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    Hi
    I know the basic rule for easy examples of whether it is an under or over estimate... But in circumstances where some trapeziums go over the curve, and some go below (meaning it is a mix of over and under estimate), how exactly do you go about answering whether the overall estimation is an overestimation or an underestimation? So for example in a curve which is both convex and concave...
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    This depends on the curve, if the curve is growing(the gradient is increasing), its going to be an overestimate. if the gradient is decreasing, then its an under estimate. you can figure this out by drawing actual trapeziums.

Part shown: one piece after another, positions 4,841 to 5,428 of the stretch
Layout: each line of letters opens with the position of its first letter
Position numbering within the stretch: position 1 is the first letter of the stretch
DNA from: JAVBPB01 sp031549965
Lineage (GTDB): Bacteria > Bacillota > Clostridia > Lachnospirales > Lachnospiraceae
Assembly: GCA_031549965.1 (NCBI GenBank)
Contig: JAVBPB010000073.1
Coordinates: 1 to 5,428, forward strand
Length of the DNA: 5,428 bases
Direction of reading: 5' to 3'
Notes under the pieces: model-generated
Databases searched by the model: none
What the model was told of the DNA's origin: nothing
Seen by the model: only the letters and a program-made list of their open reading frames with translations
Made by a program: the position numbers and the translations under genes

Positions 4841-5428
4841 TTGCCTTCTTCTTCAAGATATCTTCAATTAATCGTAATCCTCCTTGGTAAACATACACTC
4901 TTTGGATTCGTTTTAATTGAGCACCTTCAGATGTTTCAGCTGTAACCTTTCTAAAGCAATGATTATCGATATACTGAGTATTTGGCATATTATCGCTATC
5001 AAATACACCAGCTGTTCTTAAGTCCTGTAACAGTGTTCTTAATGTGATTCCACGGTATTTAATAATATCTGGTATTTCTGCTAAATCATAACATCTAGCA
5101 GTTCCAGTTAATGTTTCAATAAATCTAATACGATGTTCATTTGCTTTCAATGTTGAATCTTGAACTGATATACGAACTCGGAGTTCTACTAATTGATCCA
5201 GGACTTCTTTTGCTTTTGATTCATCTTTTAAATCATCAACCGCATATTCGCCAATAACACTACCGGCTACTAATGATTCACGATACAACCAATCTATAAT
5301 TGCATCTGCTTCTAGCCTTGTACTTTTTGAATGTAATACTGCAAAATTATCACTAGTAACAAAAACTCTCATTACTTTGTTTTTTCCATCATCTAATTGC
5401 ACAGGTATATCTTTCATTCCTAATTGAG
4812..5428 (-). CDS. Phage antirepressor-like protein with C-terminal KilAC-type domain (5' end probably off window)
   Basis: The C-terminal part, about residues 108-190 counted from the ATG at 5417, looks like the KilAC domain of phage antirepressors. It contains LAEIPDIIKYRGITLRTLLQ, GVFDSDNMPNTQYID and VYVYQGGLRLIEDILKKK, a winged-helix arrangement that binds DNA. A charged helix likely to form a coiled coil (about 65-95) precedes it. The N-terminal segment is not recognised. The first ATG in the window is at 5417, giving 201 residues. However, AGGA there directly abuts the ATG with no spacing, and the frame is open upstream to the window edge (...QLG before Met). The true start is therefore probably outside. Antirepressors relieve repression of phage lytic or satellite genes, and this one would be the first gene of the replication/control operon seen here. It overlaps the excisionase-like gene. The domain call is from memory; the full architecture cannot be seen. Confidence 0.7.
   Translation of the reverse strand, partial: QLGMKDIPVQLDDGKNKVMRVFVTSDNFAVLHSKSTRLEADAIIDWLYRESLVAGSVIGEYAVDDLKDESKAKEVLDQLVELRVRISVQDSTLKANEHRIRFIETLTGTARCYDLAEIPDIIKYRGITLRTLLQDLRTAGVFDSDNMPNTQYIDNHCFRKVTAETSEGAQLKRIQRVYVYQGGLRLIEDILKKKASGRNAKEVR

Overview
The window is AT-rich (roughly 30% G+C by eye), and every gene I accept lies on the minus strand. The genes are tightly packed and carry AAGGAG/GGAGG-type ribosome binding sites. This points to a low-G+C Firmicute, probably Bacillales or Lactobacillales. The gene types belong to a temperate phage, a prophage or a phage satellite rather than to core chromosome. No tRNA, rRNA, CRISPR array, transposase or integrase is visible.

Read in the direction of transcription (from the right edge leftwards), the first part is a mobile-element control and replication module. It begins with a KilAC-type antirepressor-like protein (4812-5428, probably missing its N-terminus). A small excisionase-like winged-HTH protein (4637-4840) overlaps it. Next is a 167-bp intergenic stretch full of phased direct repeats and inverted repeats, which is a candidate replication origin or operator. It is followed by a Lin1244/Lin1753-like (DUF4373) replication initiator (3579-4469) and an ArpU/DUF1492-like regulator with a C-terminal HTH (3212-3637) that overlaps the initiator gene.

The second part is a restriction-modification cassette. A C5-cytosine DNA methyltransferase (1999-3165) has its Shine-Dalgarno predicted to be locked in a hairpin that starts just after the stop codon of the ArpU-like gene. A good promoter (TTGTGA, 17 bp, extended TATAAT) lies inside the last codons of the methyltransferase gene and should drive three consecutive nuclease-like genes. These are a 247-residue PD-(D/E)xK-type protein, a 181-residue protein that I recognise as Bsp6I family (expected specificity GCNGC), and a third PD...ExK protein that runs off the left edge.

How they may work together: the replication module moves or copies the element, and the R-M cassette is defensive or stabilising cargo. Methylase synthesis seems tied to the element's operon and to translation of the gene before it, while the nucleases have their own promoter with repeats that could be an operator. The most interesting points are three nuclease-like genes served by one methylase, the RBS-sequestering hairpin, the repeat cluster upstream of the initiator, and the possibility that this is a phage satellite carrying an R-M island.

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    (Original post by MozFan99)
    Hi
    I know the basic rule for easy examples of whether it is an under or over estimate... But in circumstances where some trapeziums go over the curve, and some go below (meaning it is a mix of over and under estimate), how exactly do you go about answering whether the overall estimation is an overestimation or an underestimation? So for example in a curve which is both convex and concave...
    Do you mean like a curve which has a positive gradient and a negative gradient?

    I don't know how you'd suggest whether it's an overestimation or an underestimation. I don't really think they would ask you that unless you worked out the exact area first and compared the exact area with the area found using the trapezium rule.
 
 
 
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